Rachel Homan retained her sense of humour, although it was shade darker after a humbling 8-2 loss to Switzerland at the Ford Women’s World Curling Championship on Sunday.
“We can’t play worse, so that’s good,” the Canadian skip said wryly after shaking hands with the Swiss after just eight ends.
“We really didn’t play our game, as you probably noticed.”
After cruising to wins over mistake-prone Russia and Czech Republic to open the championship, Homan’s Ottawa team ran up against a crisper Swiss foursome skipped by Binia Feltscher.
She won an Olympic silver medal in 2006 playing third for Mirjam Ott in Turin, Italy.
Switzerland and Allison Pottinger of the United States topped the standings at 3-0 heading into Monday.
Canada dropped to 2-1 and into a tie with Russia’s Anna Sidorova, Sweden’s Margaretha Sigfridsson and South Korea’s Ji-sun Kim. The top four teams at the conclusion of the round robin advance to the Page playoff.
Denmark’s Madeleine Dupont, Latvia’s Evita Regza, China’s Liu Sijia and Scotland’s Kerry Barr were 1-2 ahead of winless Anne Kubeskova of the Czech Republic and Oona Lehmann of Germany at 0-3.
A string of wins by Homan, vice Emma Miskew and front end Alison Kreviazuk and Lisa Weagle snapped at 15 with the defeat. They went 13-0 to win the Canadian championship in Montreal.
Beltscher’s finesse tap cleared two Canadian stones to score three and lead 4-2 after five ends. The Canadians then gave up four stolen points over the next three ends as Homan tried higher-risk shots to get her team back in the game.
The host country has Monday morning off before facing Denmark and unbeaten United States.
“We’re going to sleep in, get some rest and play a lot better than that,” Homan said.
Kreviazuk and Weagle outcurled Switzerland’s front end, but Feltscher and Swiss third Irene Schori posted shooting percentages of 81 and 80, respectively, to Homan’s 72 and Miskew’s 77.
“We are very excited,” Schori said. “It’s amazing to win against Canada.”
Homan attempted a long runback double takeout to score two in the seventh and get back in the game. The Canadian skip didn’t clear any granite and gave up a steal of two to trail 7-2 heading into eight.
“At that point, two would have put us back in the game and changed it around,” she said. “We’re not playing well so we needed something big. We had to try it and go for something.”
In the sixth, Homan threw big weight for an attempted hit and stick for two, but her shooter spun away from the button to give up the steal of one.
Canada doubled the Czechs 8-4 earlier Sunday.
Homan’s team won the bronze medal in her first world championship last year. Her team took talking to a new level this winter. Coach Earle Morris listened in on their conversations via headphones to help the four women make every word count on the ice.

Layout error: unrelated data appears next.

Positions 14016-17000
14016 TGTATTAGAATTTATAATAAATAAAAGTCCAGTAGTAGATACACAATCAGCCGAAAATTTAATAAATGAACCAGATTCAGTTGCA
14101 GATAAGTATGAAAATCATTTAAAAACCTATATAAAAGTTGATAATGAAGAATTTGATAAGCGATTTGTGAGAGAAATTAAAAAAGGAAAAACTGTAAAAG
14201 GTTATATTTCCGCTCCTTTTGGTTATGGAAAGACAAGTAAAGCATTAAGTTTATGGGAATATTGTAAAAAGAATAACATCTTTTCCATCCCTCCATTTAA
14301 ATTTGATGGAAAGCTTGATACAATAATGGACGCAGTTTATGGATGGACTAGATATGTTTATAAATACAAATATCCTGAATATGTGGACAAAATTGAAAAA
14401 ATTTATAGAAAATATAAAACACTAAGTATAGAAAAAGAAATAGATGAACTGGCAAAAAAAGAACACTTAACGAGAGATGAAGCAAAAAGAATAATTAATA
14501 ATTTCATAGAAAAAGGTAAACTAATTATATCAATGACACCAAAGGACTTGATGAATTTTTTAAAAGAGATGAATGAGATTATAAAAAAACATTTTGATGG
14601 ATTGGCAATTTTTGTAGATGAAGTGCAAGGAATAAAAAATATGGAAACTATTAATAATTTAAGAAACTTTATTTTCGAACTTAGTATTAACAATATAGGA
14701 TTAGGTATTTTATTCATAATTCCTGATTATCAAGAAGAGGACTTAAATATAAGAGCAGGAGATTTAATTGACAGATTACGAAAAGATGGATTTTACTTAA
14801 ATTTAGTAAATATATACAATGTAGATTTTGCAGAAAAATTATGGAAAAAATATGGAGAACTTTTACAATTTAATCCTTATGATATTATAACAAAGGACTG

Curling teams wear microphones when they are the featured game on national television, so viewers can hear their interaction.
But Morris also listened in on their World Curling Tour games at curling clubs where teams didn’t wear microphones for television — in Calgary’s Autumn Gold Classic in October for example.
The point of Morris’s eavesdropping this season was to hear Homan and her teammates communicate effectively and consistently no matter what the game’s stakes were.
Morris took notes and after a game, he pointed to instances where what they said to each other helped them execute and win. He also pointed to situations where they needed to communicate more clearly.
“Sometimes a player maybe has some information that they have to share on the shot, but didn’t say at the time,” Kreviazuk explained.
“You’ll miss a shot for that reason. After, a person will say ’Actually I knew (the ice) was straight there. I should have said something.’ So making sure all the information is gathered before making the shot and everyone has a piece of the discussion.
“It’s something we’ve really, really stressed this year. I think we’ve really nailed our discussions.”
Morris has known Homan, 24, since she was five years old and trailing after her old brother Mark, who played on a team with Earle’s son John.
Earle Morris has coached Homan’s teams since she was 13 with the exception of 2010 to 2012, when he coached Jennifer Jones for one season and took a year’s hiatus from coaching for another.
Homan and Miskew have been constant teammates since their junior curling days and often with Kreviazuk, who is a year older than them.
When Homan’s team is curling their best, it’s not just shot execution, but their trust and confidence in each other that is the magic ingredient, Morris says.
“When it’s all there, it’s all about team dynamics,” Morris explained. “We try to be very positive about our stuff. If the results are not there like we expect them, then we go looking for why and try to figure it out.
“Sometimes it’s because we don’t communicate effectively like we want to on the ice, but our communication has really improved this year.
“I’m very proud of it because we spent lots of time . . . on making sure we communicate more effectively. The more effectively you communicate on the ice, the more chances you have of making more shots.”
Kreviazuk, who is a distant cousin of Canadian singer Chantal Kreviazuk, says the team is so accustomed to wearing microphones in national and international events, they didn’t feel self-conscious when Morris listened in at curling clubs.
“We’ve worn mics so many times that sometimes you just forget you have it on,” she said. “You hardly notice they’re there.”